Monday, February 9, 2009

Winter salsa



We're months away from fresh local tomatoes, cilantro and chiles so here's a winter-friendly salsa that still incorporates some fresh local ingredients. O.K., can you really call the tomatillos "fresh" if they were picked almost 4 months ago? I'm going to.

The humble tomatillo is often under appreciated. They are very easy to grow and you only need to plant them once and they will provide volunteer plants every year. They also have the amazing ability to keep for months. This pile is the last two pounds that I picked at the end of October and stored in a bowl on my kitchen counter ever since. Eighty percent of the two pounds was still in great condition. No refrigeration or processing was necessary and I get to enjoy cooking from my garden one more time while I wait for spring.


All you need to make a great tomatillo-chipotle salsa is some garlic (the other local ingredient), chipotle morita chiles, piloncillo sugar and salt.

This is pretty much a typical version of a traditional Mexican salsa with one exception. It's aggressively sweetened with piloncillo sugar. Most recipes I've read use little if any sugar but I love the smoky spicy sweet balance in this version. The other thing that makes this unique for me is that I can actually provide a precise recipe. I used to make this salsa to sell at the market so I took the time to refine the recipe so I could duplicate it every week. Keep in mind the all of the weights are for the ingredients after processing.

1 Lb. roasted tomatillos (husks removed of course). I like to roast them on the grill but in the broiler or in a dry skillet on the stove top is fine. You will loose about 25% of the weight during roasting so buy 35% more so you will have the right amount.

4 1/2 oz. roasted garlic. Roasting in a dry skillet, skin on would be traditional but use whatever method you prefer.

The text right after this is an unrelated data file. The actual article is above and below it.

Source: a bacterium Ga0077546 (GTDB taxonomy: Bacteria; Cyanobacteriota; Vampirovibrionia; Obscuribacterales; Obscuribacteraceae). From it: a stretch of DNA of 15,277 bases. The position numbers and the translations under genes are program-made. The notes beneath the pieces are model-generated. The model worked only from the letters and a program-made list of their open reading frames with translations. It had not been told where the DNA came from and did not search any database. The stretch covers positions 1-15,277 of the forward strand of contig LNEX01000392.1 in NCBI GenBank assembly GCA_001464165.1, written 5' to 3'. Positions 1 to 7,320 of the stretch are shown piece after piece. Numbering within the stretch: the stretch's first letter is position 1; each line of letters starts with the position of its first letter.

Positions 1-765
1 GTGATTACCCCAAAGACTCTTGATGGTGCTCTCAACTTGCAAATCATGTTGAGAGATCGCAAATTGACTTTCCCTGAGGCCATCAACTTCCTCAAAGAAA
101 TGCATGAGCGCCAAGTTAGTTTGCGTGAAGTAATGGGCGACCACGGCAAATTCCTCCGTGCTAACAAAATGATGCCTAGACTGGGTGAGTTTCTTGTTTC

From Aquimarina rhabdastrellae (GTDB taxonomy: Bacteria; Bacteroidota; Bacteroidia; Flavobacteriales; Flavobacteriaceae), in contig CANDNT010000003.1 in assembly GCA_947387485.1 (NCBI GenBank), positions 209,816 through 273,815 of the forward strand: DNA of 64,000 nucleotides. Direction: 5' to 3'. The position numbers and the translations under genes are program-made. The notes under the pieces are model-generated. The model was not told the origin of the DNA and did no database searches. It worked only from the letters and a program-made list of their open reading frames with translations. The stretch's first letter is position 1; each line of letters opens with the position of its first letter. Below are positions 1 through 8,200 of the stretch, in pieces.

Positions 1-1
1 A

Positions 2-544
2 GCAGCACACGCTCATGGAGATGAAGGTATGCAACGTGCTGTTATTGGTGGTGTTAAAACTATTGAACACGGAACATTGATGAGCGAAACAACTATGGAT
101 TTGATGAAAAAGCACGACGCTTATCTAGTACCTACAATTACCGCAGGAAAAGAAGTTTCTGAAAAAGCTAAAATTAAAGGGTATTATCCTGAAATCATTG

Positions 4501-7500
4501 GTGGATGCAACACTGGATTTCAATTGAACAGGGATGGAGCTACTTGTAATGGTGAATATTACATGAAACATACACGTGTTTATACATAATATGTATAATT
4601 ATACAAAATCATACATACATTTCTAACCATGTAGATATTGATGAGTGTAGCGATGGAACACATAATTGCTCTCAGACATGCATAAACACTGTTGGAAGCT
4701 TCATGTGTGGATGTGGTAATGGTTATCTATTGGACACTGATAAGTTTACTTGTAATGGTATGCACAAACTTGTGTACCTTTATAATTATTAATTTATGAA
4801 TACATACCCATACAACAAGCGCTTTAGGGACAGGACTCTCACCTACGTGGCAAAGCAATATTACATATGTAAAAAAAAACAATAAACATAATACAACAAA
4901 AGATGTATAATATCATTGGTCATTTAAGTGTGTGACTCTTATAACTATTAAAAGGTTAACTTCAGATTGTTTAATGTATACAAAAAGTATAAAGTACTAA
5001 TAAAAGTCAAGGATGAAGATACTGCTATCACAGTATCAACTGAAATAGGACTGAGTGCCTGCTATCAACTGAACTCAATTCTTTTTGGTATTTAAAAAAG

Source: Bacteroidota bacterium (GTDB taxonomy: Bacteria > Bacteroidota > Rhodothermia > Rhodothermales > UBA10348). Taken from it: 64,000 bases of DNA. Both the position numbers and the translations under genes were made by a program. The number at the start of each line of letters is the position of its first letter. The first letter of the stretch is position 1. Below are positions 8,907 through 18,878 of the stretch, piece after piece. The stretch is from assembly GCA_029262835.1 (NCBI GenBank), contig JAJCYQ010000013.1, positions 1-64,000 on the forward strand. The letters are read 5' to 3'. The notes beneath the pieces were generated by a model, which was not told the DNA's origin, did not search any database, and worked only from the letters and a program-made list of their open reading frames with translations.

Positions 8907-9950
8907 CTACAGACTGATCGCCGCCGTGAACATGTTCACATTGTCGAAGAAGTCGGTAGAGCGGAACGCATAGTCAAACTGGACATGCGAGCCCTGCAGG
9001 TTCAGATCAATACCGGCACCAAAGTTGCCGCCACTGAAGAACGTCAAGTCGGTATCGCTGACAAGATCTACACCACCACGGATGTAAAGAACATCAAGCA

2 1/4 oz. stemmed and seeded chipotle morita chiles soaked in as little hot tap water as you can get away with and still rehydrate them.

3 oz. piloncillo sugar. Brown sugar also works.

1/2 oz. salt

Puree all of the ingredients except the tomatillos until completely smooth and then add the tomatillos pulse them until you get whatever consistency you prefer.

You can, of course, alter the amounts of any of the ingredients to suit your own taste but remember that this is a hot salsa and should be a showcase for the real flavor of the often misrepresented chipotle chile so if you're concerned about the heat, this salsa isn't for you. Mixing it 50/50 with sour cream make a great dip and cuts the heat quite a bit. It also works well as a seasoning paste or use it to braise a pork shoulder. Or just fry up some thick, enchilada-style corn tortillas and eat it as a snack.

2 comments:

markymark39 said...

great salsa...i remember it fondly from coit. why did you stop selling it there?

SPICEHOUND said...

The health dept. disapproved. If we can ever find the money or a willing roofer to fix the roof, we can get the food-prep room in the back building licensed and the salsa, chips and many other products can be sold at the market again.